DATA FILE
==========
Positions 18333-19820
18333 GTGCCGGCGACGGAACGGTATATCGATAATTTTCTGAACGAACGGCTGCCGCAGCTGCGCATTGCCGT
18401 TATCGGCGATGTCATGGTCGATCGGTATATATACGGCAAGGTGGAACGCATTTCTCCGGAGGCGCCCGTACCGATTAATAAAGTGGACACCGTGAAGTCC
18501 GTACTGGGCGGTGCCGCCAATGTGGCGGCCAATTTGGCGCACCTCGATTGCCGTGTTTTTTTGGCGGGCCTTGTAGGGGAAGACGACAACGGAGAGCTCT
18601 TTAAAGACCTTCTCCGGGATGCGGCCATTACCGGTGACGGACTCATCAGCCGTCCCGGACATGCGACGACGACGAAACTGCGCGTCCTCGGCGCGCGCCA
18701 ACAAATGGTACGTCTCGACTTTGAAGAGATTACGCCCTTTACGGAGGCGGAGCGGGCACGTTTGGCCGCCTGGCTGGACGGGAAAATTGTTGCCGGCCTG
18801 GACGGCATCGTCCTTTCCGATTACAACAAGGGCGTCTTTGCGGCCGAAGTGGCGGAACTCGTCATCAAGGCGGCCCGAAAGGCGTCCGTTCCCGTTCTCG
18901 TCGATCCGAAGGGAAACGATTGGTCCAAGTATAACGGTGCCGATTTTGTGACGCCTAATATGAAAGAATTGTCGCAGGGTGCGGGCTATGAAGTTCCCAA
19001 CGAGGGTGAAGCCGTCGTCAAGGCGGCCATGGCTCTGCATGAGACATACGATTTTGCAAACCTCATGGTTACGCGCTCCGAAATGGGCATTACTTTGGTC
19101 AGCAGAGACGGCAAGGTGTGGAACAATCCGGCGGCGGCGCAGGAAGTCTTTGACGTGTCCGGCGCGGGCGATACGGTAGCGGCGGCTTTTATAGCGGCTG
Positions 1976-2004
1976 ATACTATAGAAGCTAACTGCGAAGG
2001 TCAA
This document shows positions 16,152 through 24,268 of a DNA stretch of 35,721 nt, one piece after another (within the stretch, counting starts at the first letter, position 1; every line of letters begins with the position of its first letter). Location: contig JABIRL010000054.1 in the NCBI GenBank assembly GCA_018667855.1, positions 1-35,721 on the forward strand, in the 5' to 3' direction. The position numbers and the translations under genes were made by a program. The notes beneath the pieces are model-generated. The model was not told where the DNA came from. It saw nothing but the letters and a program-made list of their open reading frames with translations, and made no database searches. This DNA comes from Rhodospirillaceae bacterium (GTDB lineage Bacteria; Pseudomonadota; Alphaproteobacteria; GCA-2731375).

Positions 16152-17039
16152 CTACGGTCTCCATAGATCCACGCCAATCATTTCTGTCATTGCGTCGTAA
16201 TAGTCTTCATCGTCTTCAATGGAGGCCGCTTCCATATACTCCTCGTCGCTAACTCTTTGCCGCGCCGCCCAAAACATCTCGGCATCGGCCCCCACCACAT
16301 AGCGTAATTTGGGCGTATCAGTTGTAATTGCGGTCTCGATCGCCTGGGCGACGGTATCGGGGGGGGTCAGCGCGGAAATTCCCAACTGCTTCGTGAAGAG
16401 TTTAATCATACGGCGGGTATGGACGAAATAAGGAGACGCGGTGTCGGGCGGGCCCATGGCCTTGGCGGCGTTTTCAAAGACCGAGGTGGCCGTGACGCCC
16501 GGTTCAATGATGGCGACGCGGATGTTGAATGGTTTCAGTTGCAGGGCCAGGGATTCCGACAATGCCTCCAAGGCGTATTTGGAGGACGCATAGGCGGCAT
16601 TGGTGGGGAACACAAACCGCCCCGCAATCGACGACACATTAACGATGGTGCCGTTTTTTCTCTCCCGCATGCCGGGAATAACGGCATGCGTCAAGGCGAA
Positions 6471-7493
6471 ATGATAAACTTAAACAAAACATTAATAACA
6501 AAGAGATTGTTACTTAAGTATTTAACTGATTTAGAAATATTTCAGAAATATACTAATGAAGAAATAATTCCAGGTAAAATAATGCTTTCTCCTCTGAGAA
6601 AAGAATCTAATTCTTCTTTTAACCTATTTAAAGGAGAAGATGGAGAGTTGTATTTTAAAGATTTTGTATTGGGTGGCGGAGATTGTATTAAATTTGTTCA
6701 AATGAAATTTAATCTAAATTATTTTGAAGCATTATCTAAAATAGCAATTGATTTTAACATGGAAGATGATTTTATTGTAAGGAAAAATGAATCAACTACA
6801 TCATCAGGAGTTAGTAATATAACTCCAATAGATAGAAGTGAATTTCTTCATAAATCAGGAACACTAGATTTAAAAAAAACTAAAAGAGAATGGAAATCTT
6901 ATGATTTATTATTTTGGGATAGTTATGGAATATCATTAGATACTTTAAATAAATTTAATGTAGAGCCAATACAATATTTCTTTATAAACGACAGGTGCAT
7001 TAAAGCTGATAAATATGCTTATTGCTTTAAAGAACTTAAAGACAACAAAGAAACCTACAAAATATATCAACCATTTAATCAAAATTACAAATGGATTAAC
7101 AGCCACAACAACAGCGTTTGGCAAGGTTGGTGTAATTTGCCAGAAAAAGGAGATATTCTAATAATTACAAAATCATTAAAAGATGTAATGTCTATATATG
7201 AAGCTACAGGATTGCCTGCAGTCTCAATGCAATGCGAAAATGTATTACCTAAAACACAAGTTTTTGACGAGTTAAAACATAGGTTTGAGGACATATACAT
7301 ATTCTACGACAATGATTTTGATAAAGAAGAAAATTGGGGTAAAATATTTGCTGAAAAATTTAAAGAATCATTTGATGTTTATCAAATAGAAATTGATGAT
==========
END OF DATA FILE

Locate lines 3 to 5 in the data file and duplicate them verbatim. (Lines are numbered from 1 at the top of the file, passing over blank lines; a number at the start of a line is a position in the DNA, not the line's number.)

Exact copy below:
18401 TATCGGCGATGTCATGGTCGATCGGTATATATACGGCAAGGTGGAACGCATTTCTCCGGAGGCGCCCGTACCGATTAATAAAGTGGACACCGTGAAGTCC
18501 GTACTGGGCGGTGCCGCCAATGTGGCGGCCAATTTGGCGCACCTCGATTGCCGTGTTTTTTTGGCGGGCCTTGTAGGGGAAGACGACAACGGAGAGCTCT
18601 TTAAAGACCTTCTCCGGGATGCGGCCATTACCGGTGACGGACTCATCAGCCGTCCCGGACATGCGACGACGACGAAACTGCGCGTCCTCGGCGCGCGCCA